How to Chromecast – The Simple Guide

Sharing content on your laptop or phone with friends or family has always had the issues of too many heads crowding a small space, or washed out images because small screen devices have a tiny sweet spot for optimal image viewing; and all with tinny sound to boot. The problem is even worse when trying to do that with your smart phone or tablet’s tiny screen. If you find yourself wishing there was a way to view your mobile device’s small screen on something much larger, without cables or bumping heads, then you should check out the Google Chromecast device.

Using Chromecast is incredibly simple as all you will need is the actual Chromecast device (available from most electronics stores), a free HDMI socket on your TV, and the latest version of Chrome on your computer, Android phone, or iOS device.

The actual Chromecast hardware is a small dongle, not much bigger than your thumb, which slots into any free HDMI port on your TV. You will also need to power the dongle with a USB cable. Most modern TVs have USB ports suited to the task but if yours doesn’t you can also use a USB style charger (the same as the one you use to charge your phone) to power it up. Turn the TV on and select the relevant input source channel to get to the Chrome screen. You will most likely see an update screen as Chromecast updates itself to the latest version.

If you are casting from your laptop (or even a desktop computer) you now only need to install the Chromecast extension from the Chrome Web Store. Once that is installed you will have a new icon in the top right of the browser window which is displayed as a rectangle with a small Wi-Fi icon in the bottom left corner.

Just about everything you can display in the browser window can now be cast to the big screen. This means your online photos, videos, and YouTube are all viewable on the TV to share with friends, or just enjoy by yourself but with a big picture and thumping sound. Many of the bigger movies and TV streaming services such as Netflix are now optimized to work well with Chromecast. Go to their websites as per usual, click the Chromecast icon, choose your device, and start watching all of that great content on the big screen while using your phone or tablet as a remote of sorts.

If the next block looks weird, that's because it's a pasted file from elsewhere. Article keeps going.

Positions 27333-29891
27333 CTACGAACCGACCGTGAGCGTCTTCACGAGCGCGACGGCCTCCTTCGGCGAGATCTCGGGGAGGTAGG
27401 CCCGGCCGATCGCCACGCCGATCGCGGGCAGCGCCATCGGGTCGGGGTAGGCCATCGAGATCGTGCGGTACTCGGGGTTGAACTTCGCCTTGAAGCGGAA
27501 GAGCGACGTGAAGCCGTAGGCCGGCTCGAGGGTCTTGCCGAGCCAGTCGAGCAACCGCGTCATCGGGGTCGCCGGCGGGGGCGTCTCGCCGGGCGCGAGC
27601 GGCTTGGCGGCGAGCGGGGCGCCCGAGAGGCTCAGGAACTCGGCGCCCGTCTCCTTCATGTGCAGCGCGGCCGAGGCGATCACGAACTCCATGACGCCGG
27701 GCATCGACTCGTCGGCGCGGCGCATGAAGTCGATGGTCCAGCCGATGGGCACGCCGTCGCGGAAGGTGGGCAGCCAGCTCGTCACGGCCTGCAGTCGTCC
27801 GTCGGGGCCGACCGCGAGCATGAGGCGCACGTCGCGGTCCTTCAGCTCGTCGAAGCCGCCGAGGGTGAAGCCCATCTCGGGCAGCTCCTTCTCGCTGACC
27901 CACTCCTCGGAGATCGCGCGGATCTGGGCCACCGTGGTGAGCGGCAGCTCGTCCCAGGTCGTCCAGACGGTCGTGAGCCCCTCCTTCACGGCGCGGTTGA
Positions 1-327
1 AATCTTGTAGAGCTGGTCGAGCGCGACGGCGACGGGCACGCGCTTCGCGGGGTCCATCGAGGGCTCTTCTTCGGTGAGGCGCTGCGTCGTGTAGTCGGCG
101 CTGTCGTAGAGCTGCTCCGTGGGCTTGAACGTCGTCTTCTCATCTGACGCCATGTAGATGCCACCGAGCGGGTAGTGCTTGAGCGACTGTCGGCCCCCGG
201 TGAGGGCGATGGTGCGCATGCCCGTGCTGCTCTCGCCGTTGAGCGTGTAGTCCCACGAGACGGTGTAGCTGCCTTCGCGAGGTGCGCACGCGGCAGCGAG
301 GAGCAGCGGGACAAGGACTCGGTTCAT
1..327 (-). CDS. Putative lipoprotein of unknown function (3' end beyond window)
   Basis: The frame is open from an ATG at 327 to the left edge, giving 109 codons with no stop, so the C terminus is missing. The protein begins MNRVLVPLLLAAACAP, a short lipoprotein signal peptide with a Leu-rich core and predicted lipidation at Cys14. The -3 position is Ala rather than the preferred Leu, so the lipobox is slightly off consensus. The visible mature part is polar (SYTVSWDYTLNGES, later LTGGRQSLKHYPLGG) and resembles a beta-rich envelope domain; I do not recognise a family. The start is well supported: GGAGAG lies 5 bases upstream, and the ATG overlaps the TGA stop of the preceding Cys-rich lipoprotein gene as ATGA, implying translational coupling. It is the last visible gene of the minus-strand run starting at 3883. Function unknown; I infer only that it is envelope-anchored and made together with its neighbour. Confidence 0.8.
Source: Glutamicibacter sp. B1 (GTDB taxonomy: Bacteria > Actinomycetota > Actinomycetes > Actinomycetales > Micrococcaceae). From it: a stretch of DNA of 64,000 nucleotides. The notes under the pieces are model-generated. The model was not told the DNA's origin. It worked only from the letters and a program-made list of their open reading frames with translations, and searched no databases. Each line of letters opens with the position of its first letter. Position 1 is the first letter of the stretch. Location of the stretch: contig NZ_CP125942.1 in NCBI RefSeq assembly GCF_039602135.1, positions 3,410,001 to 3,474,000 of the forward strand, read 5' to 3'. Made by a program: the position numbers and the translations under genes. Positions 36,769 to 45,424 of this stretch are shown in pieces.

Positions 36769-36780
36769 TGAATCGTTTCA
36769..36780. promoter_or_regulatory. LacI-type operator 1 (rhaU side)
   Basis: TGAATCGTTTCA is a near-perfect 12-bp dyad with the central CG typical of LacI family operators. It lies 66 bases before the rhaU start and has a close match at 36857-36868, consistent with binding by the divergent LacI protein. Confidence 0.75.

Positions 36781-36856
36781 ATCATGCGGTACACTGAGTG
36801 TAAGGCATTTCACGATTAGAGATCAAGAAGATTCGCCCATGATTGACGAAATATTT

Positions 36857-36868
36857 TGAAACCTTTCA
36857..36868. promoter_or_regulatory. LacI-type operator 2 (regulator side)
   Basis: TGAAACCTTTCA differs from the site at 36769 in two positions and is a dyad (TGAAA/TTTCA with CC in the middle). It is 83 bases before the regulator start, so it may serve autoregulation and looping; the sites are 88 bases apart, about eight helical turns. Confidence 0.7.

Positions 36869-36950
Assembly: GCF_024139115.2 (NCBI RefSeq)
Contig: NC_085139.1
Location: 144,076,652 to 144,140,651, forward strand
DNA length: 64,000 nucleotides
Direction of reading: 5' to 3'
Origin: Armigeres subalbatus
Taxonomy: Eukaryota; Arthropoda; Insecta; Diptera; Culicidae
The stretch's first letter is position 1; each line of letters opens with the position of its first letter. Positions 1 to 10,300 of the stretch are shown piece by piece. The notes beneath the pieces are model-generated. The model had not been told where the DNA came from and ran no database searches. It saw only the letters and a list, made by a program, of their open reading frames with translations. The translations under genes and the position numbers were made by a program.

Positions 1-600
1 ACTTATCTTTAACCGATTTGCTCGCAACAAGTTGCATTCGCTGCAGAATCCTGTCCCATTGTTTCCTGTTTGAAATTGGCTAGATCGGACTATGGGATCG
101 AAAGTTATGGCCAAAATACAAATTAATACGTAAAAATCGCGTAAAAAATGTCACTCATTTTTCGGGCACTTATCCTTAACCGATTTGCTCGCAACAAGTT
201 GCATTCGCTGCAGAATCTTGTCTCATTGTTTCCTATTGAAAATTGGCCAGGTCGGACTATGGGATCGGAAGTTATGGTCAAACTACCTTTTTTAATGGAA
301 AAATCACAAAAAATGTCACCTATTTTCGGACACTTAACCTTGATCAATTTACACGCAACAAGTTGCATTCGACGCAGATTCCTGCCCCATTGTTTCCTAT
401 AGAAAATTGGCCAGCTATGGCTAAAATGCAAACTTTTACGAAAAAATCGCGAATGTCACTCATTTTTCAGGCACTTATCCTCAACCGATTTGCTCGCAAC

On the Android and iOS side of things it’s also just as easy. For Android users with Android KitKat and beyond Chromecast is baked right into the operating system. For users with systems a little older or who have an Apple device, they will have to download the Chromecast app from the relevant store. Once installed and setup all compatible media will display the Chromecast icon when the Chromecast is powered up. Simply tap on the icon and choose the Chromecast device you want to stream to from the pop up list.

chromecast

In many cases the Chrome device even hands over functionality to your TV’s remote, albeit in a limited format, so you can easily pause, fast, forward, and rewind without fumbling with your phone, or PC’s keyboard and mouse. However, this feature is a little hit and miss as it depends on your particular brand and model of TV.

While not in the same league as the latest Apple TV or Roku box the Chromecast definitely gives a lot of bang for your buck. It’s small, around ten times cheaper than most other options, can easily be carted around to hotels and the like, and it’s capabilities are growing all the time. Plus, it’s a breeze to setup and works with a whole range of devices from phones, to tablets, and PC’s; definitely a nifty device to add to your electronic entertainment arsenal.

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